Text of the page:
There are many ways in which Ahab's obsession with Moby Dick can be understood as a kind of "cult," if we understand "cult" to mean a kind of secret, quasi-religious society that binds its members through oaths and ceremonies to the will of a charismatic leader. You can find many details that relate to this in chapter 36, "The Quarter Deck." For one, Ahab is clearly obsessed with the whale, "his one unsleeping, ever-pacing thought."
Ahab's meeting with the crew has the aspect of an enthusiastic revival meeting, in which Ahab is the charismatic preacher and the crew his congregation.
The doubloon Ahab nails to the mast is a kind of talisman or holy object; it represents both the hunt for the whale, and the reward for finding it. (The mystic significance of the doubloon is dwelt on in chapter 99, "The Doubloon.")
Ahab's admission that Moby Dick took his leg gives his obsession with the whale a new, personal character. The voyage has become one of personal vengeance, as the skeptic Starbuck notes—he is "game for his crooked jaw" if it "fairly comes in the way of the business we follow." In other words, he would kill Moby Dick like any other whale, but sees Ahab's thirst for vengeance as a kind of heresy, or, as he says, "blasphemous."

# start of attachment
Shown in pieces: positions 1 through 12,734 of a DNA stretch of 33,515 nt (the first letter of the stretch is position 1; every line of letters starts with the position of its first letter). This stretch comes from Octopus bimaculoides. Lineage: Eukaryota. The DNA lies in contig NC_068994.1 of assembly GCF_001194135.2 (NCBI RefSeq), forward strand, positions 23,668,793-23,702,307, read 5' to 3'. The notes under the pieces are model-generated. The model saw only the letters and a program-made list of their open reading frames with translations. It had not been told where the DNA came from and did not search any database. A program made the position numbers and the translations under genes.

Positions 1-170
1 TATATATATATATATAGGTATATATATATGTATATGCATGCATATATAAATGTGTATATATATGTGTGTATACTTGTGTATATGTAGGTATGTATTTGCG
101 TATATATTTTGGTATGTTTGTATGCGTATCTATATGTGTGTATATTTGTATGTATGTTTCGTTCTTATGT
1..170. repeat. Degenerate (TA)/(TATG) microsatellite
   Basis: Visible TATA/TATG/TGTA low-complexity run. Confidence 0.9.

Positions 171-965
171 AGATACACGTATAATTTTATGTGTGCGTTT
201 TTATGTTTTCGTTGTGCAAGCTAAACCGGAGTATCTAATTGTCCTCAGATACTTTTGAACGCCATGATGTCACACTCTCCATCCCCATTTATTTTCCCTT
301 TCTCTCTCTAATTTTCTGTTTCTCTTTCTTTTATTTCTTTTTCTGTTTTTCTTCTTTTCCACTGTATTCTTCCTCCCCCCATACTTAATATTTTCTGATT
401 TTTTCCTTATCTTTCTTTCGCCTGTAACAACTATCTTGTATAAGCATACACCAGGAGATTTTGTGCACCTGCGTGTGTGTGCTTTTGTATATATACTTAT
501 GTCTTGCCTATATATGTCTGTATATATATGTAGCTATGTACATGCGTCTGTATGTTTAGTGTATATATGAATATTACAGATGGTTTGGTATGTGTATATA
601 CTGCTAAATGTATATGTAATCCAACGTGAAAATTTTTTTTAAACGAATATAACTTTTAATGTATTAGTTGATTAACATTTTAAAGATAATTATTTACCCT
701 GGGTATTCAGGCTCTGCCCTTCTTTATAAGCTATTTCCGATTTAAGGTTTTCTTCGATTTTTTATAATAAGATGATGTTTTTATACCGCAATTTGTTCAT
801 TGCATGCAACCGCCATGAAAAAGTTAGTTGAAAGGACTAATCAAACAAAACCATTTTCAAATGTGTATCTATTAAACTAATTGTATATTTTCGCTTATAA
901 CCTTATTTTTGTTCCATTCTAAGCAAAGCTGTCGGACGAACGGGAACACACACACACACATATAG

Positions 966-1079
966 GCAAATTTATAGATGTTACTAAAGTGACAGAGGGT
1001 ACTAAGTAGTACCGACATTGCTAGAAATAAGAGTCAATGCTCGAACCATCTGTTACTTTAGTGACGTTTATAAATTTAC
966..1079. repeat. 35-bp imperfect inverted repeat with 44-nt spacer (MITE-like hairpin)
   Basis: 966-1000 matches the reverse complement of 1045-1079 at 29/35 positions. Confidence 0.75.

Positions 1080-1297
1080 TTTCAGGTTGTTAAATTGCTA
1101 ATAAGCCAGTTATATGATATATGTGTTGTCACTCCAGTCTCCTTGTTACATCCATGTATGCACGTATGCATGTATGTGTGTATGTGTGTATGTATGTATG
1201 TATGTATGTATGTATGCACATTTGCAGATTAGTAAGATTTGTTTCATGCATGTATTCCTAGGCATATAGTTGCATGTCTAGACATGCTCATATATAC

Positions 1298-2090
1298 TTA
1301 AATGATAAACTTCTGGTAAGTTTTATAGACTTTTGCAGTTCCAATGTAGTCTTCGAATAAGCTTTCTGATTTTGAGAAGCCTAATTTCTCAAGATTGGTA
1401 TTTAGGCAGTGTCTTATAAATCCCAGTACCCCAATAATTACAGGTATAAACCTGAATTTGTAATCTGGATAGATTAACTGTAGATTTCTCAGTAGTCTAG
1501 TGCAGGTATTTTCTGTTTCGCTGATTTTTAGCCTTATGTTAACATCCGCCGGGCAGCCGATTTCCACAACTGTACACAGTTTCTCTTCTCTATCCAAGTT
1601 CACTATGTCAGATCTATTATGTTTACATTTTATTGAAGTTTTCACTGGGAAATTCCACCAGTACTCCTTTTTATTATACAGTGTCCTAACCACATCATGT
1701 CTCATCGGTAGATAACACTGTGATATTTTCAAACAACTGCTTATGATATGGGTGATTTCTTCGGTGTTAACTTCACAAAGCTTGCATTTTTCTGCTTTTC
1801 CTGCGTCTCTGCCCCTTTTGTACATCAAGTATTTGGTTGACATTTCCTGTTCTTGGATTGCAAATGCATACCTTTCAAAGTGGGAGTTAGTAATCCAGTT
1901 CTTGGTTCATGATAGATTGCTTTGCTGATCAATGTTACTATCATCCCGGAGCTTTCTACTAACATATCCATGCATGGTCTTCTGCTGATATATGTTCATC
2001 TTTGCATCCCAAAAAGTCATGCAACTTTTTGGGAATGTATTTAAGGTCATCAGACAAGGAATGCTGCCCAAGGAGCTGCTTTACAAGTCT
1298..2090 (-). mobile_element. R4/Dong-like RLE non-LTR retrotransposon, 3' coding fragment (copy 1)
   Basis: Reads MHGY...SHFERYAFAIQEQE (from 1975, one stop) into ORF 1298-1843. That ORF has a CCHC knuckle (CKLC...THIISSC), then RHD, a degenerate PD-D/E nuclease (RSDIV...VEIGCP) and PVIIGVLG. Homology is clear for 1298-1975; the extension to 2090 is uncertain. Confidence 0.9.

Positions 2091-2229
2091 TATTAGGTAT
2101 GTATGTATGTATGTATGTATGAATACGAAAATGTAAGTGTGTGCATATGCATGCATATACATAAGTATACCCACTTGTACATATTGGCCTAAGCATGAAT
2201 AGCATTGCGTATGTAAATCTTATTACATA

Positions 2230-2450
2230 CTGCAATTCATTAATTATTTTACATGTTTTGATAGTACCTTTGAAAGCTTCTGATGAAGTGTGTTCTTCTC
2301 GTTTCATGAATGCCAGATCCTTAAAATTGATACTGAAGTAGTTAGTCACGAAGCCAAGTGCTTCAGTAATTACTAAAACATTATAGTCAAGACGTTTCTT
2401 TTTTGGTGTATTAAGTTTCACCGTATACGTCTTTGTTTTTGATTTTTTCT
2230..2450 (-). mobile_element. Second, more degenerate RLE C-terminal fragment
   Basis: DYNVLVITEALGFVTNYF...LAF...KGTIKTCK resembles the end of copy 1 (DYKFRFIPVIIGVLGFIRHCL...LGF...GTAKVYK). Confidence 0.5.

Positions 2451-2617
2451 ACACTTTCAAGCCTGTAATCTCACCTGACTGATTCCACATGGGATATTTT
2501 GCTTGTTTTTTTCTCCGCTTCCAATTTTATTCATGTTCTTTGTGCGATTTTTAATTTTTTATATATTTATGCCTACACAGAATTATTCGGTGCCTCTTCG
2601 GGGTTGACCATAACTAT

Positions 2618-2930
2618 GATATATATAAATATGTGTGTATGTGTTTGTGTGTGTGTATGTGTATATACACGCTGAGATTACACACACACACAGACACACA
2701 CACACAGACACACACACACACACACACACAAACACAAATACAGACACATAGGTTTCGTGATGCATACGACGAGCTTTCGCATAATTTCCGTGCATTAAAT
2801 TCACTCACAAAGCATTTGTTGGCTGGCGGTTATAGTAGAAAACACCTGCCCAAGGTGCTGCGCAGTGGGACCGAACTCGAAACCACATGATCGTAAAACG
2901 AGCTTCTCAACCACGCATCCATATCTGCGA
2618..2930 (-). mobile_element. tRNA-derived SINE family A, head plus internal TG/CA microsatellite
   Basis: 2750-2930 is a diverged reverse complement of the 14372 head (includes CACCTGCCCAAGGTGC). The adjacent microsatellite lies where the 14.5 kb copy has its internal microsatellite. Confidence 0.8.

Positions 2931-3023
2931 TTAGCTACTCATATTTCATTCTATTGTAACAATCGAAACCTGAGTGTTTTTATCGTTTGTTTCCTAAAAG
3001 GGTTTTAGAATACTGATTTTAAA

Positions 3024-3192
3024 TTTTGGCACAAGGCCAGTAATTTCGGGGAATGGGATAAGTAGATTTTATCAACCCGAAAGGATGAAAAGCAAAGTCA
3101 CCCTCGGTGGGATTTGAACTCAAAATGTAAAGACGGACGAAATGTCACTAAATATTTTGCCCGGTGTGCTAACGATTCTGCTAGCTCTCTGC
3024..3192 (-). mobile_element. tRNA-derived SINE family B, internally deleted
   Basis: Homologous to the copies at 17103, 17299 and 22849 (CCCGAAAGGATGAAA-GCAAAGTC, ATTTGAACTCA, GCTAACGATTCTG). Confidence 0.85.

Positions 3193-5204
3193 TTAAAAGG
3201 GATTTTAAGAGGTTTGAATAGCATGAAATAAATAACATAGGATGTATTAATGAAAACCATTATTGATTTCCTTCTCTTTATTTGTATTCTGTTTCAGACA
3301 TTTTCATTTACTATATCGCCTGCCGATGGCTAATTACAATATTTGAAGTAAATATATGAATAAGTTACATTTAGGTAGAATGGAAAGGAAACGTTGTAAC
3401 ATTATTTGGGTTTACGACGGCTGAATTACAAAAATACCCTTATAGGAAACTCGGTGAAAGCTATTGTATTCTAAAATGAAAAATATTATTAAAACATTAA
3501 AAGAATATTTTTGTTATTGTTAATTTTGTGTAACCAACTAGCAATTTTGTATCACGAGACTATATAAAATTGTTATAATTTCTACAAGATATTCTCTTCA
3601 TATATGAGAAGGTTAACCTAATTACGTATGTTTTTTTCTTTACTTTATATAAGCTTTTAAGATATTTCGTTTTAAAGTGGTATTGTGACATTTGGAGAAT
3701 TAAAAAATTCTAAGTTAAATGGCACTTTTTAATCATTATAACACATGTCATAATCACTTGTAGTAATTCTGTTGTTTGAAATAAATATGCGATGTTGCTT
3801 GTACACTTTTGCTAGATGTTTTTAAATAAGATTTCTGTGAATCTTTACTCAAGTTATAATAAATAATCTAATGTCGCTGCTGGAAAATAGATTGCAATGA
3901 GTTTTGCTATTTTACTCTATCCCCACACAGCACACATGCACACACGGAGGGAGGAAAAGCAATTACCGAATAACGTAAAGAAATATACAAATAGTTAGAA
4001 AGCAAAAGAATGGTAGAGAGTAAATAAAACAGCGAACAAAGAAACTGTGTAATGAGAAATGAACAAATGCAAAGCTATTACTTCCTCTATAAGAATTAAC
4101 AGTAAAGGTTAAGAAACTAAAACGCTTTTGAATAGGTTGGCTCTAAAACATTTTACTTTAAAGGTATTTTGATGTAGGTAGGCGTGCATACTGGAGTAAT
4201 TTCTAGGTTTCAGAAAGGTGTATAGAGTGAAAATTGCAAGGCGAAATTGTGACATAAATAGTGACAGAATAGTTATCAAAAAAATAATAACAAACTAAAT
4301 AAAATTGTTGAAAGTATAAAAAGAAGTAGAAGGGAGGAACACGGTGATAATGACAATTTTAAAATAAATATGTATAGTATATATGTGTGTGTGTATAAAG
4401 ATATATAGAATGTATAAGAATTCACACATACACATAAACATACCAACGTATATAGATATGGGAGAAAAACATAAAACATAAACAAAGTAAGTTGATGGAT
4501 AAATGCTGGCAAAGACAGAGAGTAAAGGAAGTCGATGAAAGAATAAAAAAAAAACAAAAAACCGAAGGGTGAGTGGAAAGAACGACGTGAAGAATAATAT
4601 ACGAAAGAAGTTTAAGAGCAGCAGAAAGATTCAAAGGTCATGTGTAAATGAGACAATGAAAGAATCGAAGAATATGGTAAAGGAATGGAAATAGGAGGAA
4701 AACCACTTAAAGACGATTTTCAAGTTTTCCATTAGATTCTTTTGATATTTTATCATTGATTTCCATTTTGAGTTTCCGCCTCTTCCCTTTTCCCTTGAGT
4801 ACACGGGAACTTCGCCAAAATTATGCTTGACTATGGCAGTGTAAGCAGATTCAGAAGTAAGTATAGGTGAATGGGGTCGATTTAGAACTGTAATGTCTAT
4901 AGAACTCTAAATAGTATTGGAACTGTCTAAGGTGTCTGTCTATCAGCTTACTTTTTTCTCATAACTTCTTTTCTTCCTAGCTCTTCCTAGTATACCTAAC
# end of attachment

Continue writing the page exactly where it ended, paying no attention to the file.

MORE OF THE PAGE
Ahab's famous explanation of reality as "paste-board masks" is a kind of alternate, heretical theology. It's clear that, for Ahab, Moby Dick is more than just a whale, and his killing it would be a kind of personal triumph over the divine.
Ahab's rhetoric convinces the crew of the righteousness of his cause. He has, in effect, brainwashed them. Even Starbuck has "inhaled" Ahab's enthusiasm.
Finally, The ceremony Ahab performs with the harpooneers to bind them to their pledge to hunt down Moby Dick is perhaps the best evidence of Ahab as a cult figure. The three mates act as "cupbearers" to the three harpooneers, who drink grog from the sockets (the "goblet end") of their harpoons, in an act that suggests a twisted, heretical kind of communion.